Dave was still pushing hard. I was SO impressed with his ability to move. Our carrot was still around too, I was starting to worry about Dave blowing up but this guy has loads of experience so I just tried to help and encourage him along.

Dave is the most appreciative and humble runner I know. Every time I told him, "Good job!" or, "You're doing great!" he would say thanks. He even apologized for the occasional grunts he was uttering from the effort. I was like, "Grunt away Dave, you are killing this!" A few minutes after leaving the Thorp aid station Dave slowed just a bit and grunted. I stopped, turned around and he had thrown up. Now this is not a super rare occurrence in ultra running, especially when you are pushing hard (which Dave was!), but people take varying amounts of time to recover from it. Dave took about 10 seconds. I've never puked while running but I imagine it can actually feel good depending on the circumstances... We didn't stop to discuss this topic as Dave was already moving again. What focus!

The climb to the Thorp fire lookout is not the last "needle" and on the next climb, Dave suddenly asked for my trekking poles. No problem! Glad to help. My poles are longer than Daves but the difference is not extreme. At the top of the climb, he just handed them back. Nice! This is how we rolled over the next couple of hills.

Dave was still doing okay when we got to French Cabin (mile 89) although he had slowed a bit on the climbs. Our carrot kept pulling away on the ascents and we would catch him back up on the descents. I filled another bottle here for Dave and we were off.

Over the course of the last big climb and the next few miles, our carrot slowly pulled ahead. Suddenly he was going faster on the climbs and descents. Dave didn't get rattled and we just continued on as best we could.

I thought we were in no man's land so when a headlamp started to approach us from behind I tried to stay calm. When it came time for them to pass, they said hi, it was our carrot! He had taken a break to fertilize the trees and was just catching up. Dave took it all in stride but we couldn't hang with him as he ran past and slowly, very slowly, his light disappeared up the trail again. On the upside, no one had caught us. :)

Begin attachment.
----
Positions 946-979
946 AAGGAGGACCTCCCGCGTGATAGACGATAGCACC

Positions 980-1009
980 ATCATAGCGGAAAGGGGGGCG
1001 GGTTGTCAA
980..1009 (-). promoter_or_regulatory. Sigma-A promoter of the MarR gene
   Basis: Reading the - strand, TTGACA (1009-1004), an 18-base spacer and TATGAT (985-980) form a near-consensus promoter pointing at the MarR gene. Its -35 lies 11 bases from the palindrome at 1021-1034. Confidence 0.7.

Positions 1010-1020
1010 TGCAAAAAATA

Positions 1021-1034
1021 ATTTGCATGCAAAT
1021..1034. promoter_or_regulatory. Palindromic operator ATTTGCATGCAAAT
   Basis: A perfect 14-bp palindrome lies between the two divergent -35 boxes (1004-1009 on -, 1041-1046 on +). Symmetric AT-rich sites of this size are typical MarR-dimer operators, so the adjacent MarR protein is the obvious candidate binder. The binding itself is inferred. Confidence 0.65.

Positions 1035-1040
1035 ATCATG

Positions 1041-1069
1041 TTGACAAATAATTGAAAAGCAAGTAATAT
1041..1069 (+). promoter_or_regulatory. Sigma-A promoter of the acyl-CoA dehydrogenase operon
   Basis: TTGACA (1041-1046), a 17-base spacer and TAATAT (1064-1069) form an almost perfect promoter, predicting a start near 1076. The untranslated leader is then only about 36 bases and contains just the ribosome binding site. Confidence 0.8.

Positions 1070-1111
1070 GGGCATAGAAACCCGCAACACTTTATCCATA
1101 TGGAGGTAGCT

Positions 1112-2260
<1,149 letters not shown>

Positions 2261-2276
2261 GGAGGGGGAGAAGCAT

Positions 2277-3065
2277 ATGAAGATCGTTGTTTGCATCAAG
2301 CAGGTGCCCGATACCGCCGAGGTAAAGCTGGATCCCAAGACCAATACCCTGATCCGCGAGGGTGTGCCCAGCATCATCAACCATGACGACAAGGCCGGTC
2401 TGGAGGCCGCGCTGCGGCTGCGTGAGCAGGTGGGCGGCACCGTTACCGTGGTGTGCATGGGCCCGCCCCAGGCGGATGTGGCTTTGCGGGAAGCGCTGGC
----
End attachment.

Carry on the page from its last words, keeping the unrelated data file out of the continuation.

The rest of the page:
As we approached the Silver Creek aid station (mile 96) Dave had the presence of mind to ask me if I would fill a bottle for him as he ran straight through. Yes! It only took me about 60 seconds and then I was chasing Dave down.

I'm no maths wiz and my watch was not displaying the time of day so it was hard for me to give Dave any sort of ETA or time goal to shoot for. Luckily Dave was content to, and able to,  just go as hard as he could. As we hit the pavement, we closed just a little on our carrot but we couldn't catch him. When we finally started running along the train tracks toward the fire station, Dave looked at the finish line with the giant clock and said, "It's not 22 hours yet!"

Oh man, if you can sprint after running 99+ miles then that is what Dave did. Wow!

This guy is amazing! I only hope I can channel this much focus during my next 100-mile race.

Kudos to you Dave!

18 August 2018

Pacific Crest Trail - Section J (Stevens to Snoqualmie)

I have had Section J (Snoqualmie Pass to Stevens Pass) of the Pacific Crest Trail on my long list for years. Funny how things can suddenly come together.